There will be no drastic style changes by Wooden (after all, UCLA lost by only two points and shot badly in the Dome game), although he mischievously brought up the possibility of a Bruin stall. "I prefer to run," he said, smiling, "but let's not rule it out. Let's give Houston something to think about anyway."

Without leg irons or an anchor, UCLA probably is not going to be able to hold down Elvin Hayes. One team did limit him to 12 points, but that was with a slowdown game. However, Houston's best passer, George Reynolds, is ineligible for the tournament, and his replacement, Vern Lewis, the coach's son, does not penetrate defenses nearly as well, nor will he be able to get the ball to Hayes as often. And considering the way Center Ken Spain shot against Louisville (four for 15), Alcindor should be able to drop off him and help against Elvin or the Cougars' other jump shooter, Theodis Lee.

Next to keeping Elvin's point total below his 41-a-game average so far in the tournament, UCLA's biggest defensive worry is screening Houston off the boards, not allowing the second, third and fourth shots often managed by Hayes, Spain and Lee. But there is no reason to think the Bruins will be less effective at this than they were in the Dome, when they limited Spain and Lee to one field goal apiece.

Houston, of course, has a few defensive headaches, too—mainly, how to stop a healthy Alcindor, who made 15 of 21 shots from the floor against New Mexico State and Santa Clara. If the Cougars again collapse on Lew, it is unlikely that Forward Lynn Shackelford will be as cold as he was in Houston. And Mike Warren and Lucius Allen have proved their ability to hit from outside against a Houston-style zone defense.

Still, Wooden believes that no team wins by outside shooting alone. Alcindor will be maneuvering for the close-in shots that he seldom misses (since his eye trouble cleared up, anyway). Once he puts in a few little hooks and short jumpers, the other four will start cutting through the zone, as it sags, for layups and quick pops. Allen is superb at this.

Critics of Houston, perhaps dismayed at the idea of a Texas team winning the NCAA title for the second time in three years (Texas at El Paso won in 1966), make snide remarks about the quality of the Cougars" opposition. It is true that in squashing such teams as Sacramento State, Lamar Tech and-Centenary (twice), Houston played a schedule that did not rate among the hundred toughest in the country. But few good teams were willing to play the independent Cougars, and those that dared—Marshall, Brigham Young, Marquette—were beaten just like the Lamar Techs, although not quite as easily.

The latest quality victim, Missouri Valley champion Louisville, was taken apart 91-75 last Friday night in the Midwest Regional at Wichita. The Cardinals had won their last 12 games and had good height and shooting and All-America Westley Unseld. Fans who came from the bourbon and horse country, accustomed to photo finishes, brought along Cardiac Cardinals Survival Kits full of candy pills ("for game-time jitters"). Aspirin would have been more practical. The Cards were held scoreless for more than six minutes of the first half and the Cougars dominated the backboards—and the game.

"I've never seen a team hit the offensive boards the way they do," said Louisville Coach John Dromo, "and I never want to see another one unless it's my own."

The Cougars played a 1-3-1 zone, with Elvin underneath to block shots and pull down practically every defensive rebound and 6'5" Guard Don Chaney at the top of the key, using his sideline-to-sideline wingspread to force at least 13 Louisville turnovers. He has a knack of reaching around opponents and knocking the ball away with arms that belong on a seven-footer. The zone kept the middle too clogged up for Unseld to operate efficiently, but against UCLA it may not work; because of his height, Alcindor has another dimension available to him. As for Chaney, it is doubtful that he will cause UCLA's Warren and Allen as much grief as he caused Louisville's guards.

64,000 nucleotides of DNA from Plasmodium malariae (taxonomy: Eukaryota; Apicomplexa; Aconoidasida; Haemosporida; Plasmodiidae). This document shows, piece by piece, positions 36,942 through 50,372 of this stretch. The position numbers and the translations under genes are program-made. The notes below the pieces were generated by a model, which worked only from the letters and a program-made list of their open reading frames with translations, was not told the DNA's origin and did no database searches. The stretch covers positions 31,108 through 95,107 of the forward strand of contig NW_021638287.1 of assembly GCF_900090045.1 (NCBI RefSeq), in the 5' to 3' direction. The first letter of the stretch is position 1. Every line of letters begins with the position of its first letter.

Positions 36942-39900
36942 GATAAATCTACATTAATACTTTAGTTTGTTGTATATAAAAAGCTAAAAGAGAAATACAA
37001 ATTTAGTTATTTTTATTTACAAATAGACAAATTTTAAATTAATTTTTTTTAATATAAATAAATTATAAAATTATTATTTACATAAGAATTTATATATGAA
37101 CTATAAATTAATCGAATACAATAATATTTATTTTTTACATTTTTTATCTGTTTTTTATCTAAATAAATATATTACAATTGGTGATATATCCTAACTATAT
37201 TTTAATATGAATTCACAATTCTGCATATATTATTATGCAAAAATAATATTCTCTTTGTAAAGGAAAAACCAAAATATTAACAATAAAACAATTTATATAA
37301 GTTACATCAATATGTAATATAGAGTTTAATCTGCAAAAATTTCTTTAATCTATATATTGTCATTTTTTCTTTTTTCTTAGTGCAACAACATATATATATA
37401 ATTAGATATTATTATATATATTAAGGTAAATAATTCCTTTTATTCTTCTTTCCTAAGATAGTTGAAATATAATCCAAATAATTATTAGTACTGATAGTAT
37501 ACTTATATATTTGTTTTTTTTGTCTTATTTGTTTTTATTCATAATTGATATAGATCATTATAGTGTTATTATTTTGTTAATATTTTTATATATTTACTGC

Hayes had a marvelous night against Louisville, scoring 35 points and taking 24 rebounds (two more than Unseld). The next night, against TCU, he had 39 points and 25 rebounds, prompting Coach Johnny Swaim to say, "Of all the players I have ever seen, he ranks at the top. He is a panther." Though he probably can, Elvin does not make tricky-moves to the basket. He does not have to. He is 6'8"-plus and a deadly shooter, so he just gets good position, takes a pass, turns, and flips a fallaway jumper. Only a perfectly timed leap by somebody like Alcindor will block his shot.

"I am a more settled player than I was last year at Louisville, when Alcindor forced me out of my normal game," said Hayes. "I won't be forced out of it this time even though I know Alcindor will be much stronger physically than he was at Houston."

As interesting as the Hayes-Alcindor duel promises to be, hearing what Elvin has to say afterward will be almost as entertaining. He has a cocky, refreshing and sometimes shocking way of blurting out whatever observations happen to fast-break through his mind. At the NCAA tournament last year he said his teammates had choked. Last week he predicted that if Houston and UCLA reached the semis again, he and his friends would win by a bigger margin than in the Astrodome.

One morning recently the Wheaties people were entertaining a group of basketball All-Americas at a breakfast in Minneapolis. Sitting with Hayes were Unseld of Louisville, Pete Maravich of LSU and a company official sporting a Wheaties emblem on his blazer. A waitress came around to take orders.

"Kellogg's Corn Flakes," said Elvin.

Everyone laughed. Somebody will laugh at his UCLA game prediction, too—afterward.


Taking a rebound here at Lexington, powerful Dave Sorenson hit the seconds-to-go basket that put Ohio State on the plane to the Coast.


Chaney's hustle forced 13 Louisville errors.


Warren's speed helped UCLA against Aggies.


Tired but jubilant, Scott, Clark and Smith clung to each other after victory over Davidson.